Saucepan vs Pot: What's the Difference?
What's the difference between a saucepan vs. pot? Learn more with our comprehensive guide.
When it comes to choosing which pot is suitable for the job, there can be a few different options facing you. For example, you need to choose between
, ceramic, copper, etc. No matter what, whether you’re making beans, boiling water, or making gravy, using the right pan is extremely important. While saucepans and pots are similar, there are specific differences both in construction and usage. In this blog post, we’re going to take a look at the difference between
What is the Difference Between a Saucepan and a Stock Pot?
The main difference between a saucepan and a stock pot is the size and the construction. Saucepans will have long handles and often a smaller helper handle on the other side. Stock pots will have two small helper handles, as their size is too big for one large handle.
Saucepans range in sizes, commonly in the two to four-quart range, while stock pots can hold more volume than saucepans, usually starting at around six quarts and going as high as 24 or even 48 quarts (the latter would be in restaurants, not home kitchens!)
What is a saucepan used for?
What is a stock pot?
When it comes to discussing use cases, there isn’t a whole lot of difference. Saucepans and stock pots can do a lot of the same things. They can boil water, make stock, make chili, sauté vegetables, caramelize onions, reduce sauces, and more. So why are they both considered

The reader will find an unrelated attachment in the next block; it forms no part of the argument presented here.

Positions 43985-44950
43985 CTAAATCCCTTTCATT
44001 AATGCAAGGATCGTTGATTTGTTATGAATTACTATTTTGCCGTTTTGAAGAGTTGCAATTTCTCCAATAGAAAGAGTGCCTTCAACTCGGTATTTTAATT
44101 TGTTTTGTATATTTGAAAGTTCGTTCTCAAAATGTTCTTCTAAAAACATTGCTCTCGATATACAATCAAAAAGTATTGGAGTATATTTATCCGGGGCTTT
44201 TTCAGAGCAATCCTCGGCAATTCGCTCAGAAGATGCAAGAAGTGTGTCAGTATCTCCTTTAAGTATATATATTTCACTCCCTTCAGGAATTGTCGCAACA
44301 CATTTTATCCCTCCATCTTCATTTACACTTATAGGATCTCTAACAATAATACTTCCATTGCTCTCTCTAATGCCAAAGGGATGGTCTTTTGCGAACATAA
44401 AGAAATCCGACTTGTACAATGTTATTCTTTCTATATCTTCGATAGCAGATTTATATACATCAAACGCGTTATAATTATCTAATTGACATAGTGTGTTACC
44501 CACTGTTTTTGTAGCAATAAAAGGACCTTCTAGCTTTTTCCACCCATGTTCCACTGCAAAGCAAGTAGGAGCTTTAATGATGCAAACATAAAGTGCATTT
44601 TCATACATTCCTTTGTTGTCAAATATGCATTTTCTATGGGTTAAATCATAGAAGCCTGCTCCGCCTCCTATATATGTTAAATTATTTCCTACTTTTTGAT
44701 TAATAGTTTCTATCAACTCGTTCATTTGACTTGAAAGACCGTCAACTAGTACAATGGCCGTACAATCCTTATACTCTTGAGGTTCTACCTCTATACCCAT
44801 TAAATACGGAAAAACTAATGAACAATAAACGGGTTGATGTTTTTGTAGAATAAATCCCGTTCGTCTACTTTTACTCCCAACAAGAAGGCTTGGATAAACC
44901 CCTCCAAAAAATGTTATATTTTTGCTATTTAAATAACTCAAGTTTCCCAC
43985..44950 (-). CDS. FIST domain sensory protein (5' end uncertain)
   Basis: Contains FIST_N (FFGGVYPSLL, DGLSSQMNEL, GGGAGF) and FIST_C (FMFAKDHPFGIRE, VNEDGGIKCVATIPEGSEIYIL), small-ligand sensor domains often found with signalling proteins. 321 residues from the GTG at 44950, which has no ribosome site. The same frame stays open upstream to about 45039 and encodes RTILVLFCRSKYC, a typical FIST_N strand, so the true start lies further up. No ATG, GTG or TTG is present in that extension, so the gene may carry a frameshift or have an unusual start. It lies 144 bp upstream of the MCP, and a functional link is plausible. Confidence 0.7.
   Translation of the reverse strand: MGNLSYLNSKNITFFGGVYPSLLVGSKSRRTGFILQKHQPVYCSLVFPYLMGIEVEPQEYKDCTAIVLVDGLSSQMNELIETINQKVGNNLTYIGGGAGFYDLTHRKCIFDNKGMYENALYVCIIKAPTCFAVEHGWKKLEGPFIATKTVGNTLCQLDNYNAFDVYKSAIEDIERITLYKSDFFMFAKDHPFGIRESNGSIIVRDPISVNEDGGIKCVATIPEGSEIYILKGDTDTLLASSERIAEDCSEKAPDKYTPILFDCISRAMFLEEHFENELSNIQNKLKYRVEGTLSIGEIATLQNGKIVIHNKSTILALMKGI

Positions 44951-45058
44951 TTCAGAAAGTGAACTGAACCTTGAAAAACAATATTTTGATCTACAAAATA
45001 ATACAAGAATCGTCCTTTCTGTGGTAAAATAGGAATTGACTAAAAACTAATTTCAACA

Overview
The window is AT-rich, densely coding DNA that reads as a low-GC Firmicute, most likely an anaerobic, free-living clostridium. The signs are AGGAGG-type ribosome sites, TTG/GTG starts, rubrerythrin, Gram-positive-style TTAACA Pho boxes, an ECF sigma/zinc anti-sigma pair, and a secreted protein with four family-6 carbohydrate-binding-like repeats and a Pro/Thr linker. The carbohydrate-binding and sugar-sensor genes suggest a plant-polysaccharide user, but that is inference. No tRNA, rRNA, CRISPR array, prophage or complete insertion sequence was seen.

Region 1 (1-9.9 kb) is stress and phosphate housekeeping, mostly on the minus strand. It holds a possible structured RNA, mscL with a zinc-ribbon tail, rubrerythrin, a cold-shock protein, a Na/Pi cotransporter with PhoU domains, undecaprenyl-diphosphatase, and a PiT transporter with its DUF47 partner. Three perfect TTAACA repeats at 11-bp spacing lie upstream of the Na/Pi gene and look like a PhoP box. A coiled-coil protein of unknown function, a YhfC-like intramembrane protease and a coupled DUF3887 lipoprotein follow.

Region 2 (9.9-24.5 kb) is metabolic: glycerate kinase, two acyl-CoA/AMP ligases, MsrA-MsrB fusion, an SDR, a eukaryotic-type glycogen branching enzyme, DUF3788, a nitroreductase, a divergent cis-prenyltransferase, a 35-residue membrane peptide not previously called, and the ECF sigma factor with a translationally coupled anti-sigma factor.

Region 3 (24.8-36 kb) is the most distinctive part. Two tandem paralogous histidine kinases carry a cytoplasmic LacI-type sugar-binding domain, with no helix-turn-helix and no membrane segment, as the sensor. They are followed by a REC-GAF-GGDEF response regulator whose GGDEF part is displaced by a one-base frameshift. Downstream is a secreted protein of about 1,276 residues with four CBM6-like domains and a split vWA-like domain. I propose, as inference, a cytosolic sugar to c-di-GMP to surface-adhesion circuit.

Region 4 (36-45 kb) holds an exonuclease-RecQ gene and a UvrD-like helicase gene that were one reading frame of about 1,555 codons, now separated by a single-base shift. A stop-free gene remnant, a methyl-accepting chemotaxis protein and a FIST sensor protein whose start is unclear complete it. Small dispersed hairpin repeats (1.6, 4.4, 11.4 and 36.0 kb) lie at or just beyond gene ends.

essential pots and pans
to have and why do you need both in your kitchen?
It isn’t practical to boil 8 quarts of water in a pasta pot. If you’re making pasta for one, you’ll of course want to use a smaller saucepan. And you don’t want to have to use a 4-quart saucepan to make chili for a large dinner party. So not only is making sure you have the right tools necessary for the kitchen task at hand, but making sure the pan or pot has the right size cooking surface is extremely important.
When cooking for large groups of people or cooking large volumes of food, use a stock pot. If you’re cooking for a few people or cooking a meal that doesn’t require a huge pot, then use a saucepan.
Can a Saucepan Replace a Stock Pot?
Yes and no. Like we’ve talked about, they serve similar functions, but they cannot ultimately replace one another. Therefore, it is extremely important to have both a stockpot and a saucepan that can perform exceptionally well.
When searching for a saucepan, sauce pot, or stock pot, look for one that features 5-ply construction. This means that there are five layers of metal used to make the cooking vessel. It is important to make sure that the 5-ply construction is throughout the entire body of the pan, rather than just the bottom. This will ensure that your liquids and sauces will cook evenly and efficiently.
For saucepans, look for stay-cool handles, meaning that they won’t get hot while the nonstick pan is on the burner (unlike a seasoned cast iron pan, for example). You also want saucepans and stock pots to come with a matching lid, as they are essential to cooking with pots.
The Bottom Line
The difference between saucepans and stock pots comes down to size and use case. It is essential to have both pieces of cookware in your kitchen. Use a saucepan with a non stick coating to make sauces, make grains, and reduce liquids that aren’t large in volume. Use a stock cooking pot to boil pasta for a large gathering, make a large batch of chili, boil corn, and make large batches of sauces. Whenever you’re ready to add to your cookware collection, be sure to check out our own